Posts Tagged ‘Sudan’

Eloquent
exaggeration

Lonely Planet’s Best in Travel 2009 states this about the Nile confulence in Khartoum:

Arabian poets call it the ‘longest kiss in history’ — which, admittedly, sounds much nicer than ‘confluence’ and does more to convey the import of this river collision. The pale-silt-carrying White Nile, rushing up from Uganda, and the soily Blue Nile, on its way west from Ethiopia, get it on in Khartoum — meeting, flirting for a stretch (their coloured waters flowing together but still visibly separate) before entwining for a monotone future together, watering farmers and pharaohs all the way through Egypt. Take a ferry to rural Tuti Island, in the middle of the city, and look back on the liquid love story.

Our impression was a little different. Haha.

We’re not out of Africa yet, we’re in Egypt, which has a distinctive Northern African/Middle Eastern feel. And so it feels as though we’ve left Africa behind us now, although the continent will surely stay with us for years to come.

We’ve covered roughly 20,000 km overland, across 12 different countries (excluding Egypt), not really knowing what to expect as we moved from one to the next. We enjoyed every country we visited, but a few definitely stand out in our minds, namely Namibia for its spectacular desert scenery, Malawi for it’s warm and friendly people, and Ethiopia for it’s unique culture and breathtaking mountains.

Here are some of the small things that will remind us of our time in Africa:

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Shop on Main Street Wadi Halfa

We arrived in Wadi Halfa after what felt like our longest marathon journey to date: seven whirlwind days around Ethiopia, followed by a two-day long border crossing and four continuous bushcamps across a stinking hot desert. Our arrival was welcomed, yet still somehow anticlimactic. We were onto the homestretch, getting to Egypt, but the some of the worst was yet to come. Don’t get me wrong here, I am loving traveling through these parts of the world, but it is full-on. There is very little relief from the skin-melting, life-sucking, dry heat of the Nubian desert. After a while, even the hardest-worn traveler craves staying put in one place, a little shade, a cold beverage, a bucket shower, bare shoulders and knees, and sweet, sweet air conditioning…to name a few.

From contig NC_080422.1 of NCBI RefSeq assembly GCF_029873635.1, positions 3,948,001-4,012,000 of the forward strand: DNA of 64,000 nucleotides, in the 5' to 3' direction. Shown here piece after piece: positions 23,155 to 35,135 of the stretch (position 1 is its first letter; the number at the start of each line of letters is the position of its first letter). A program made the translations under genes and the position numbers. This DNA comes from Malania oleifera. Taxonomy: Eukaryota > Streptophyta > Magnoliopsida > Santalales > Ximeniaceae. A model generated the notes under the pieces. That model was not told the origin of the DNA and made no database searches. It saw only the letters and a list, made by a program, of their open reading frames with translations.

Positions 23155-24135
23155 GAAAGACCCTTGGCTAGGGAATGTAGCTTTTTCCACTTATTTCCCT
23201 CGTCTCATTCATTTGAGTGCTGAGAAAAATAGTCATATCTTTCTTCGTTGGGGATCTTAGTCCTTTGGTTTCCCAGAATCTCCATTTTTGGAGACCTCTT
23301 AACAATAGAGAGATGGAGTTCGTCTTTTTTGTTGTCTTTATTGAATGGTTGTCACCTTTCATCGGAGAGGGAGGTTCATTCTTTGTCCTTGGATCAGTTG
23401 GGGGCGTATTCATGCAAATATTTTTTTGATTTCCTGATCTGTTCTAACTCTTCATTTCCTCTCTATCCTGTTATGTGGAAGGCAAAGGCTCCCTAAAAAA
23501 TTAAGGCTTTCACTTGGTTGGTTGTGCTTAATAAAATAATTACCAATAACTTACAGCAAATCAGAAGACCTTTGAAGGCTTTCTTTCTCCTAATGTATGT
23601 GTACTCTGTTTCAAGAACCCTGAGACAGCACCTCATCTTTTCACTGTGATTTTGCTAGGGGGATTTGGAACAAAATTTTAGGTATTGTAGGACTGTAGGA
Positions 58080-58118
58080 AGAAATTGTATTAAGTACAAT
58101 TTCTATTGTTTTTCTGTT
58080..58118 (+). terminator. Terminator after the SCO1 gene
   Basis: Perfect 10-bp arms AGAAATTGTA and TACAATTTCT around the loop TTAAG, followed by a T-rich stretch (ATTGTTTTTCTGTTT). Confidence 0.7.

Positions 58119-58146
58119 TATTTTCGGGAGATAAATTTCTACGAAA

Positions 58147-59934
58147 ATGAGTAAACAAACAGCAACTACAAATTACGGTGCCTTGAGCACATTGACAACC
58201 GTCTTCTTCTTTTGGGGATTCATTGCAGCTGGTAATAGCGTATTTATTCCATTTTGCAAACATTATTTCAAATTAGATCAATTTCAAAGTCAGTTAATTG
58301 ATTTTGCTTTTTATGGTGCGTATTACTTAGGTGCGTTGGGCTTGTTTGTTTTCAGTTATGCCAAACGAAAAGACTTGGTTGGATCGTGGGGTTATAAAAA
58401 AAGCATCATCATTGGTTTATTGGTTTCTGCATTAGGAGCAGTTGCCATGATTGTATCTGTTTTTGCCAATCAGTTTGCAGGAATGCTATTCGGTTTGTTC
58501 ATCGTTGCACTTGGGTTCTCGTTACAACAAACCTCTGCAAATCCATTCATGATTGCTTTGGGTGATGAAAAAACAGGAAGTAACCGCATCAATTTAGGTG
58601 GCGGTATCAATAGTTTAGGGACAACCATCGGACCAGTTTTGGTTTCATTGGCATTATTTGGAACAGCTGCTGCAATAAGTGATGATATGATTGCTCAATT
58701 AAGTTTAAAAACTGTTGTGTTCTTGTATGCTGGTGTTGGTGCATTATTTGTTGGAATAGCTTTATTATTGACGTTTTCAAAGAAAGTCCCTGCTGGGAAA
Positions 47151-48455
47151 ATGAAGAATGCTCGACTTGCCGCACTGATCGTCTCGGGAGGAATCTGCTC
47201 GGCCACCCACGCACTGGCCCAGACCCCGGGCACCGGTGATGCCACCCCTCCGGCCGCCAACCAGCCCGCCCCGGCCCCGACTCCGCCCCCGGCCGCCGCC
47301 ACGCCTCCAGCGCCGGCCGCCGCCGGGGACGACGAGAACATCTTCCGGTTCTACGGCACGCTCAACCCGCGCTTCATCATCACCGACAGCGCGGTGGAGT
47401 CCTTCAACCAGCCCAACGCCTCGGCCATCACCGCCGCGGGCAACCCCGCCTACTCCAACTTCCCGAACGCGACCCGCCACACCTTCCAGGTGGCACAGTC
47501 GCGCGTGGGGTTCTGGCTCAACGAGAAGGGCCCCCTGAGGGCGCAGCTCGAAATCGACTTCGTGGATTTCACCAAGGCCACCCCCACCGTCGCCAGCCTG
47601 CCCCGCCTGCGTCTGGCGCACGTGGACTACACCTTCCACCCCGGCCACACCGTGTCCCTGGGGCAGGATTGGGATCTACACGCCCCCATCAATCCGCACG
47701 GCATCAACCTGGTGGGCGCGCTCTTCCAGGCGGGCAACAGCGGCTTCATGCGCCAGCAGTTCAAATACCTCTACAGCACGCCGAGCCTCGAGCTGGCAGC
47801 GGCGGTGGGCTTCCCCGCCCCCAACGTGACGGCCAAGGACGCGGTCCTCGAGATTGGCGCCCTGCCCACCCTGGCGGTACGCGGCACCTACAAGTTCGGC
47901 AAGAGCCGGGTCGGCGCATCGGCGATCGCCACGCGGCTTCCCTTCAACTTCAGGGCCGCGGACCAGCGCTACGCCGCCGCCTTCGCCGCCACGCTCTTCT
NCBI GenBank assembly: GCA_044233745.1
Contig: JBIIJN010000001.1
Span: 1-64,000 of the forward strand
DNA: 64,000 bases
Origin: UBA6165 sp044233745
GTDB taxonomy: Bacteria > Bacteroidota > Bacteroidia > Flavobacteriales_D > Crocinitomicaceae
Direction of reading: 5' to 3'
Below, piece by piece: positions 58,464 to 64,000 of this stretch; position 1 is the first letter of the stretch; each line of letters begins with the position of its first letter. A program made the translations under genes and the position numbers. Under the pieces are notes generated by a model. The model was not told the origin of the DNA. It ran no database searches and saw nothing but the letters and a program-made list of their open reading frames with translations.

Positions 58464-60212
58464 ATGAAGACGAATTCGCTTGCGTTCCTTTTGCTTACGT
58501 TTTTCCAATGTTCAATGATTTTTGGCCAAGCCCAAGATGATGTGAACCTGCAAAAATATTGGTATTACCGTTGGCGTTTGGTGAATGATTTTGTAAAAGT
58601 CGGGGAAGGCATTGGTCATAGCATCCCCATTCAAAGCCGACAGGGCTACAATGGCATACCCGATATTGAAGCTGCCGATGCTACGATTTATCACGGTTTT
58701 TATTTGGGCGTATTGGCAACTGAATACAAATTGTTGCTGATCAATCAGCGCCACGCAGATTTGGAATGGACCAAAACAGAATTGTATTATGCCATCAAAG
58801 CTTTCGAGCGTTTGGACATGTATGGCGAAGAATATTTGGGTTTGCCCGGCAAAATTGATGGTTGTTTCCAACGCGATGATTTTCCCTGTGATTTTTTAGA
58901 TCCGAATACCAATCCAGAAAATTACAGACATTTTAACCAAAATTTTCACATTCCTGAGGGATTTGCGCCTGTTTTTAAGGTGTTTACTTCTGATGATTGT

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We’re in Wadi Halfa right now, on the border of the Sudan and Egypt. We’ve spent the last week driving through the Nubian Desert from Khartoum, with people dropping like flies from heat stroke. Since we’ve arrived in this small, dry town, we’ve spent three days sitting in the heat waiting for our ferry to depart. The temperature yesterday peaked at a cool 47 degrees Celsius, in the shade. We’ve never had to drink this much water in our lives. Someone told us that it hasn’t rained here since 1991, and then only for half an hour. It’s another world.

Today we get on a 30 hour ferry that will take us to Aswan in Egypt. Our budget ferry tickets get us luxurious placement on the ship: we will spend all 30 hours laying on the top deck, on the floor, competing for space under the lifeboats for some hint of shade. We will be in Egypt with the Oasis truck for another two weeks, and after that we’ll be back on our own, just two wanderers with a lot of distance left to cover. We’ve decided to take 6 weeks or so to travel up through the Middle East and through Eastern Europe on our way to the UK, where we’ll be catching another ship across the Atlantic. This time we’ll be stopping in Norway, the Faroe Islands, the Shetland Islands, and Iceland, before disembarking in Sydney, Nova Scotia.

We’ll be treated to some A/C and some internet in Aswan, so we’ll share more details then. Also watch for some new posts about our time in Sudan, as long as we don’t melt before we get out of here!